Walter Wink (1935–2012) was an icon of the progressive movement in Christian theology in the late 20th century and at the turn of the millennium. Arguably his most popular and enduring works are those he wrote on the concept of “powers” as understood in scripture. In this series, Wink utilizes his training in biblical interpretation to examine the nature of power and how the modern conception of it differs significantly from the way the biblical authors use the concept. His stirring analysis leads to many relevant social commentaries on the power structures of our own day and the capacity for evil to flourish within them. Through this lens, Wink encourages Christians and the churches to do their part to bring about social justice in the face of the powers of evil.
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In this brilliant culmination of his seminal Powers Trilogy, now reissued in a twenty-fifth anniversary edition, Walter Wink explores the problem of evil today and how it relates to the New Testament concept of principalities and powers. He asks the question, “How can we oppose evil without creating new evils and being made evil ourselves?”
Winner of the Pax Christi Award, the Academy of Parish Clergy Book of the Year, and the Midwest Book Achievement Award for Best Religious Book.
Angels, Spirits, principalities, powers, gods, Satan—these, along with all other spiritual realities, are the unmentionables of our culture. The dominant materialistic worldview has absolutely no place for them. … [But] materialism itself is terminably ill, and, let us hope, in process of replacement by a worldview capable of honoring the lasting values of modern science without succumbing to reductionism. … [Therefore] we find ourselves returning to the ancient traditions, searching for wisdom wherever it may be found. We do not capitulate to the past and its superstitions, but bring all the gifts our race has acquired along the way as aids in recovering the lost language of our souls. … In Naming the Powers I developed the thesis ... that the New Testament’s “principalities and powers” is a generic category referring to the determining forces of physical, psychic, and social existence. … In the present volume we will be focusing on just seven of the Powers mentioned in Scripture. Their selection out of all the others dealt with in Naming the Powers is partly arbitrary: they happen to be ones about which I felt I had something to say. But they are also representative, and open the way to comprehending the rest. They are: Satan, demons, angels of churches, angels of nations, gods, elements, and angels of nature.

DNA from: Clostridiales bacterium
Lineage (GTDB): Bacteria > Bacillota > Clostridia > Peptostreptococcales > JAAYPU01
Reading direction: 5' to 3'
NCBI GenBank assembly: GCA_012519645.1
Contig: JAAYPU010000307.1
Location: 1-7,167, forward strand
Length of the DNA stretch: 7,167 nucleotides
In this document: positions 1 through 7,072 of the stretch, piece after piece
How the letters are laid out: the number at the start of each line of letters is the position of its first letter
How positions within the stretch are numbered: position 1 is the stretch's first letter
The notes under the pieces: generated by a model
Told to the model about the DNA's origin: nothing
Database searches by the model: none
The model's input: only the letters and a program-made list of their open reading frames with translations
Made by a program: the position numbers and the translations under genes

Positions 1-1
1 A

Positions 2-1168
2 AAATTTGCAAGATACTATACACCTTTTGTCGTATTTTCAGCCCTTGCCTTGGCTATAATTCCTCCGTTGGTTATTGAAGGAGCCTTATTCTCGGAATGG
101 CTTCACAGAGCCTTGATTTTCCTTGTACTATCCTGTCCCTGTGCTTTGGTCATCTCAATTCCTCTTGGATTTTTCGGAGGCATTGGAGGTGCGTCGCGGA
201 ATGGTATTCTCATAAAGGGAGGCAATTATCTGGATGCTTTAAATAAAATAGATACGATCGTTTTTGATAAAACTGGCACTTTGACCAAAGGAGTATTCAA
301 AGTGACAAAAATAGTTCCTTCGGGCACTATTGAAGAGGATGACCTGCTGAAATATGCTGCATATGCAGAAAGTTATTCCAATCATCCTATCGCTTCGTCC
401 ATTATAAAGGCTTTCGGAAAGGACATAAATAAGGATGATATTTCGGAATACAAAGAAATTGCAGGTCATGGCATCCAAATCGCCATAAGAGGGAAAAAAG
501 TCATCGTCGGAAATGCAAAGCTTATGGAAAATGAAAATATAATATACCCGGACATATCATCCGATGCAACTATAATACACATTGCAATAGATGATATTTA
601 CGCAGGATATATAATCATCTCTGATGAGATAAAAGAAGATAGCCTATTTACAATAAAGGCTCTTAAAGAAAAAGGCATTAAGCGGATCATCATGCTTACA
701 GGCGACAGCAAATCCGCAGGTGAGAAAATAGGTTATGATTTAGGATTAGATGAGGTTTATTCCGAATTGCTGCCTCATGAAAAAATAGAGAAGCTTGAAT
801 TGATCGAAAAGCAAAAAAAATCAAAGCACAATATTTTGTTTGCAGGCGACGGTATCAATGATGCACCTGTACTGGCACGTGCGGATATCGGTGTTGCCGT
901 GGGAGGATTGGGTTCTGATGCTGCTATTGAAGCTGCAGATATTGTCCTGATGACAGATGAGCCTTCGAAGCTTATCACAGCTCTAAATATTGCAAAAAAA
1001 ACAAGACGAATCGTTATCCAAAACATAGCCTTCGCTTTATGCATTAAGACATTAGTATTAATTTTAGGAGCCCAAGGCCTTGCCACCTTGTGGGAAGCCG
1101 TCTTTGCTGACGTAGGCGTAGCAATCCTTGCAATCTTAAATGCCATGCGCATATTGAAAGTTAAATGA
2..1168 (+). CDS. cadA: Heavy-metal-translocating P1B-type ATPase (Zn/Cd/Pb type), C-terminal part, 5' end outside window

Repressive authoritarian regimes are falling and fragile new democracies are emerging around the globe. How are long-standing conflicts and deep divisions to be healed and enemies reconciled without breeding further injustices?
To answer this question, Walter Wink here applies his compelling analysis of “the Powers,” as they appear in the New Testament, to the global scene. Surveying the wrenching religious and ethical dilemmas involved in transitions from despotism to democracy, Wink neatly summarizes key concepts from his Fortress Press trilogy on the Powers, including sections on “Jesus against Domination” and “Nonviolence.” He then shows how central concepts in the teaching of Jesus can clarify true and false ideas of forgiveness and reconciliation and apology—without sacrificing justice. The personal, political, and geopolitical pertinence of Wink's ideas shines in his discussion of specific situations in Africa and Latin America.
“And what of the churches? “Jesus” proclamation of God’s domination – free order”, Wink claims, “provides a framework for dealing with the role of the churches in helping nations move from autocracy to democracy. Far more is at stake than merely an orderly transition to a more representative form of governance: such moments in history open up to heavenly potentials. ... In such times, it is the vision of God’s domination-free order that prevents us from acquiescing to unworthy visions, or accepting political compromises as anything more than temporary pauses on the path to fuller justice.”
Wink’s new work demonstrates the power, promise, and practicality of Jesus’ ethic of nonviolence for today.
Gregory L. Fisher